Jerr Rawlings TRADERS AT the famous Takoradi Market Circle took this year's political campaign to another level when they welcomed Mr. Jerry Rawlings and supporters of the National Democratic Congress (NDC) last Saturday with the 'Abodam' sign regularly used by Kwaw Kese, the hiplife sensation and multiple awards winner at this year's Ghana Music Awards.
Former President Rawlings, the NDC founder, was in the Sekondi-Takoradi metropolis for a day's campaign tour.
As some NDC supporters shouted one of the party's slogans, “Heei” to symbolise the chasing of the elephant into the bush, supporters of the New Patriotic Party (NPP), mainly traders and other onlookers hit back with the word, 'Abodam' to wit 'madness', with clenched fists at the side of the head, depicting Kwaw Kese's gestures.
The Market Circle was filled with traders and weekend shoppers who demonstrated by their gestures and body language that Sekondi-Takoradi was a “no go area” for the NDC, and greeted Rawlings and his entourage with the famous Kangaroo dance.
It all started when the NDC faithful in the area welcomed the former President to the Harbour city and were driving him round the Market Circle prior to a rally at the Sekondi Methodist Park.
Most of the traders shouted to the hearing of the former President that nothing had been destroyed under the NPP government that needed a change and remarked, “As for us, we are moving forward with the ruling government”.
As would be expected, Rawlings pulled a large crowd which came from almost all communities within the metropolis while those who were outside the Sekondi-Takoradi area were bussed to the Jubilee Grounds in Takoradi where they waited for the arrival of 'Junior Jesus'.
When Mr. Rawlings finally arrived at 3:15 pm, the crowd became thicker and security personnel had a hectic time trying to control the people.
They later converged on the Sekondi Methodist Park where they were addressed by the former President and other NDC bigwigs.
Sources said the former President rejected the Jubilee Park because it was linked to the [email protected] celebrations, which he saw as NPP's baby.
Rawlings told the NDC supporters that December 7 must be a day of liberation for Ghanaians to drive away the darkness, bad air and evil spirit that had engulfed the economy because of NPP's maladministration.
According to him, the only antidote to the sufferings of Ghanaians was to vote against the government.
“When you vote for the NPP, you vote away your power,” he said.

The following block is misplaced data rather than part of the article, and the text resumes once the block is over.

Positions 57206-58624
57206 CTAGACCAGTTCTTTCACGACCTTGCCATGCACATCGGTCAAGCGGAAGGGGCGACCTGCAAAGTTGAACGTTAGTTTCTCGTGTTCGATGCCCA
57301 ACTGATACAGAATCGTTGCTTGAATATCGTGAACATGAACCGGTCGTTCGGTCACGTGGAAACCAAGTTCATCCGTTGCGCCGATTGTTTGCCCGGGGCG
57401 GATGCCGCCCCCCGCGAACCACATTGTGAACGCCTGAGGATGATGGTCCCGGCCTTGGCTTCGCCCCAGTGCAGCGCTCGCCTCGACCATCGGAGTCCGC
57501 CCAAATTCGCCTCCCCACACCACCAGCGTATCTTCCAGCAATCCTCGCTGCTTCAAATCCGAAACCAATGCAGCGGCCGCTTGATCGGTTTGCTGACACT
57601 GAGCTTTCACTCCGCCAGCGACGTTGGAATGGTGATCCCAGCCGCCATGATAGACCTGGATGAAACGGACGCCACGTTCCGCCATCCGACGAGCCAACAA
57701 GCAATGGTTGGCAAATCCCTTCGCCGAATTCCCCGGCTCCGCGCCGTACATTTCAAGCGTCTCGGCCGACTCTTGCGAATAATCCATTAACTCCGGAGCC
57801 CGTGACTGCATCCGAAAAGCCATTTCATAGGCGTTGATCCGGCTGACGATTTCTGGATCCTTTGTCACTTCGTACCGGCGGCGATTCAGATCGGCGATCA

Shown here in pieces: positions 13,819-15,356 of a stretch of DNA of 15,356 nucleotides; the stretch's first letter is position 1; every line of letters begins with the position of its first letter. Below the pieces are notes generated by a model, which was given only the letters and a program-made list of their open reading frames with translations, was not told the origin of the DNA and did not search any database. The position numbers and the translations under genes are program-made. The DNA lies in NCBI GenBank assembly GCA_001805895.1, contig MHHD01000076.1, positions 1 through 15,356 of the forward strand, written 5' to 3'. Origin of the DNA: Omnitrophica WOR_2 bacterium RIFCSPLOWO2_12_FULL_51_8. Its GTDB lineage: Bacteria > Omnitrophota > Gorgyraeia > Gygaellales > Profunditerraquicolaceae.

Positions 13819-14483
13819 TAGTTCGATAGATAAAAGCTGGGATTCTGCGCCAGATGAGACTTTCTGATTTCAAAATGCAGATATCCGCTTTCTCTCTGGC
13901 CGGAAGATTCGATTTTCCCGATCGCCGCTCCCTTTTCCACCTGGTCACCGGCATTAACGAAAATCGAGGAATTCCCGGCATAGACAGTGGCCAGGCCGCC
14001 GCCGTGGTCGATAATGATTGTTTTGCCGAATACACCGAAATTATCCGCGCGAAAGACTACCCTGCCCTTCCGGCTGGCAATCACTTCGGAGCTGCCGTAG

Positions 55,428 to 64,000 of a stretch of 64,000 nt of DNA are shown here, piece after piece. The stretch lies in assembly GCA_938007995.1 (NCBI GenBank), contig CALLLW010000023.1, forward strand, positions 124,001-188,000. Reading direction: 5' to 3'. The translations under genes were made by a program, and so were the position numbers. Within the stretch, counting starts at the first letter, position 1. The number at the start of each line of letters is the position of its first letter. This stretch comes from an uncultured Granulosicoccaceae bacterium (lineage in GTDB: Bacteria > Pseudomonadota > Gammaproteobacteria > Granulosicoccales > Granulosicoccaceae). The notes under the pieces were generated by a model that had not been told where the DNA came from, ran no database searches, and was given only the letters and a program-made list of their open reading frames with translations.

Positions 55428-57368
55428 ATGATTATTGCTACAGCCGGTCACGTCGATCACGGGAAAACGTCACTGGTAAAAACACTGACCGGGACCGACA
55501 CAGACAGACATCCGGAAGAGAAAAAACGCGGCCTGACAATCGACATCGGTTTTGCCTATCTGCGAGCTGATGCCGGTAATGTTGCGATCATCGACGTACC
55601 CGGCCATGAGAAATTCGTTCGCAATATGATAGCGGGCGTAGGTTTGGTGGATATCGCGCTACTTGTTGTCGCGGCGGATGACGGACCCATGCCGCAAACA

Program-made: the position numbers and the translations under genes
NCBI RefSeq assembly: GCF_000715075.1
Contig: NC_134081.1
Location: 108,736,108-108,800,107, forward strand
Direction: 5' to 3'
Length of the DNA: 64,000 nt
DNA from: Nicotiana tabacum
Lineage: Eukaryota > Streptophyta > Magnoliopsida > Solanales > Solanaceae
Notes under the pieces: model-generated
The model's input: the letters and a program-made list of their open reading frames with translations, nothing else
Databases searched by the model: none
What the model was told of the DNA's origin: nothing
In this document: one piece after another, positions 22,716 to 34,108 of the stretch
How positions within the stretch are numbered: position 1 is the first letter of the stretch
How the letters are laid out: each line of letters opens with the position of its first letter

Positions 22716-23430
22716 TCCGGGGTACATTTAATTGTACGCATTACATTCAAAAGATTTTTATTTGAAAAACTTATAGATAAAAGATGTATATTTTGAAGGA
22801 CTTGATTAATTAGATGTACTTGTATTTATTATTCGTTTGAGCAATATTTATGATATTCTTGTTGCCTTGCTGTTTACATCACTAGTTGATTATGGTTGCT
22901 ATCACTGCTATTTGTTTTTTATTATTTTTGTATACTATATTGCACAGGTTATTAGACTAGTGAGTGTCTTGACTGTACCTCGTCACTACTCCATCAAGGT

His speech was laced with English and adulterated Twi.
He asked the electorate not to repeat the mistakes they made in the 2004 elections which propelled the NPP to political power, stressing that it would take only a united people with a vision similar to the 31st December Revolution to bring about the needed change through the ballot box, which he claimed the entire nation was yearning for.
Shouting himself hoarse, the former President said the seat of government was not the preserve of one man, but for Ghanaians in general; so if a particular person or political party ascended it and performed abysmally, then it was incumbent upon the people to vote out that government in an election.
After electrifying the Sekondi Methodist Park with his arrival, Rawlings, responding to cheers on the platform, kissed his fingers as a sign of love and immediately boxed the air to indicate that the people should kick out the NPP in the upcoming general elections.
He started his speech with “se mo adum kanea no”, accusing NPP operatives of deliberately arranging for the power outage to disorganize the NDC rally, though the lights went off as early as 9 am that day.
He said the NDC left a legacy by offering equal opportunity to every Ghanaian to develop their potentials and ensuring that everybody was a first class citizen, contrary to what was currently pertaining in the NPP administration.
“During our time whether you were a labourer, policeman or teacher, one could afford a decent meal, rent a house and pay children's school fees, but the NPP has turned everything upside down and made Ghanaians fourth class citizens,” Rawlings echoed amid shouting of “Yes!” by the NDC faithful.
Apparently trying to sound like a man of God, ex-president Rawlings said God or Allah created man in his own image and did not create Ghanaians to be slaves under an NPP regime and shouted three times, “ladies and gentlemen, are we going to make the same mistake again?” which were all greeted by “No!” from the enthusiastic crowd.
Virtually turning himself into a choirmaster and showing antics of his AFRC and PNDC days, Mr Rawlings burst into a song: “JJ sore, abonsam pese oseye wo mba” meaning, “JJ rise up, the devil wants to destroy your children”, which the crowd sang in unison.
He then prevailed upon the ecstatic crowd to change the words to: “Ghana sore, abonsam pese oseye wo mba”, meaning, “Ghana rise up, the devil wants to destroy your children”, to indicate that Ghanaians should vote en bloc against the ruling government.
From Emmanuel Opoku & Sam Mark Essien, Sekondi-Takoradi